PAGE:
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David Lesches

An Awesome Rails Validations Trick

So here's an awesome little Rails validation trick.

You are obviously familiar with the standard Rails validation usage.

class Post < ActiveRecord::Base

  validates :name, :body, presence: true

end

I'm sure you also know that validations can take an on option to specify that they should run only on create or only on update.

class Post < ActiveRecord::Base

  validates :name, :body, presence: true, on: :create

end

But here's the cool thing: you can actually specify a custom-context for on:

class Post < ActiveRecord::Base

  validates :name, :body, presence: true, on: :foo

end

And those validations only run when triggered explicitly: @post.valid?(:foo)

So Why Is This Cool?

So why is this cool? Because it will give you speedy tests on slow validations, such as a validation that depends on a 3rd-party API.

A classic example of this is a Card model for user's credit cards. In this hypothetical app, we are using Authorize.net CIM for card processing. When a user adds a card, a custom validation sends it off to Authorize.net to be validated and stored there. Within our own database, we only commit the last four letters of the card in order to stay (roughly) PCI-compliant.

class Card < ActiveRecord::Base

  # (this in obviously bare-bones code)

  # Associations
  belongs_to :user

  # Validations
  validates :type, :number, :month, :year, :cvv, presence: true
  validate :validate_credit_card

  # Callbacks
  before_create :trim_number

  # Methods
  def validate_credit_card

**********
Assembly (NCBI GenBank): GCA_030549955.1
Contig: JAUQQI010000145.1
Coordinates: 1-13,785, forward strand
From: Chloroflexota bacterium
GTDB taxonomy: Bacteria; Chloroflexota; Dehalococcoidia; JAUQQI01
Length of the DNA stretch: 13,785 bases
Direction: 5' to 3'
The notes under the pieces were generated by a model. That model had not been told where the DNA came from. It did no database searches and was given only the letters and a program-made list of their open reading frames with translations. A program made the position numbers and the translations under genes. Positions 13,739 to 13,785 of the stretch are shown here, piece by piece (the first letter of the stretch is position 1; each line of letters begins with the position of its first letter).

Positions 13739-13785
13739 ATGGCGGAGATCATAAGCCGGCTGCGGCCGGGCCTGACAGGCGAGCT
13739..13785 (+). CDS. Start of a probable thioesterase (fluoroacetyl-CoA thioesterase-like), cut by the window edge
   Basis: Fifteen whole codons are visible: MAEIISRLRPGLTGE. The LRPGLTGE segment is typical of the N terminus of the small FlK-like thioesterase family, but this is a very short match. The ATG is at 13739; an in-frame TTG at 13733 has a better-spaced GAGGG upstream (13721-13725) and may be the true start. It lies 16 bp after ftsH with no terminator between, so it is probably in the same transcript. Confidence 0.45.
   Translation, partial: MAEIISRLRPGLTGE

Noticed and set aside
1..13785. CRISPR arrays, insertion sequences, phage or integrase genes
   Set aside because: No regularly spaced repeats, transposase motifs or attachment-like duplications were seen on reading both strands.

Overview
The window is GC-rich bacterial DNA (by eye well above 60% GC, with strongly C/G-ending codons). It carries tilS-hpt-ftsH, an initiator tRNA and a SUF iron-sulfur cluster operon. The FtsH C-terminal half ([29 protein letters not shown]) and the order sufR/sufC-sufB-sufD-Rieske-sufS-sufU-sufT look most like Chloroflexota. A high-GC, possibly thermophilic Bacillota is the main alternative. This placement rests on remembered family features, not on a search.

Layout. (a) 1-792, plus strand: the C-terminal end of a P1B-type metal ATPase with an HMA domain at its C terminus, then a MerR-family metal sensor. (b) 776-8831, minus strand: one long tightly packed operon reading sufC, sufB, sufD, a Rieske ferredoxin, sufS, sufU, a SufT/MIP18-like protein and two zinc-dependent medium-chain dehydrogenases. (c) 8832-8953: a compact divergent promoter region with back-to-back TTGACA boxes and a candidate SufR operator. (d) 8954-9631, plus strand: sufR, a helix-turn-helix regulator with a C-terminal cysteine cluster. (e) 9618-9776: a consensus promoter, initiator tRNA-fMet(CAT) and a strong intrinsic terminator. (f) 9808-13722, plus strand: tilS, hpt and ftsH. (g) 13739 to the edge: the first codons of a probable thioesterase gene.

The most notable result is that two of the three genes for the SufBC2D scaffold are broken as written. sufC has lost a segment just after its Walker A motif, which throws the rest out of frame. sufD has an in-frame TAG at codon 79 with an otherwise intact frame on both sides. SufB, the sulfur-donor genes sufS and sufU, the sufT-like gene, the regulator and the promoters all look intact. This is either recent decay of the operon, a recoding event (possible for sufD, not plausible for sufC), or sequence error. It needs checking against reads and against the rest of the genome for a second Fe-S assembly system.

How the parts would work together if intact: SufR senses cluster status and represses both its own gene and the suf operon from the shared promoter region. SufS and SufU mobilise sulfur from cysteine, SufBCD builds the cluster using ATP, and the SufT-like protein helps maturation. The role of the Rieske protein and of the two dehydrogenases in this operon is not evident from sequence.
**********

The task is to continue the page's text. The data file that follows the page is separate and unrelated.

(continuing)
credit_card.validate
    credit_card.errors.each { |key, array| array.each { |value| errors.add(key.to_sym, value) } }
  end

  def trim_number
    self.number = number[-4..-1]
  end


  private

  def credit_card
    @credit_card ||= ActiveMerchant::Billing::CreditCard.new(
      :number             => number,
      :month              => month,
      :year               => year,
      :verification_value => cvv,
      :brand              => brand
    )
  end

end

This works great... until we realize that our tests are crawling. Every test that needs to create a card resource is triggering the API call to Authorize.net.

The typical way out of this problem is to either stub the validate_credit_card repeatedly in our tests, or to create a separate service object to handle the Authorize.net API card creation.

Using the trick above though, we can solve this easily.

First, we add a custom context to the validation.

class Card < ActiveRecord::Base

  # ... other code omitted ...

  validate :validate_credit_card, on: :card_check

  # ... other code omitted ...

end

In our controller, we run the validation explicitly:

def create
  @card = current_user.cards.new(card_params)
  if @card.valid?(:card_check) and @card.save
    flash[:success] = 'Card created.'
    redirect_to @card.user
  else
    flash[:error] = 'Error occurred, see below.'
    render :new
  end   
end

Our test suite, on the other hand, isn't triggering that Authorize.net API call on every card creation, because @card.valid?(:card_check) is not being run.

Kudos

Kudos to @dhh who used this trick in one of his recent code gists.

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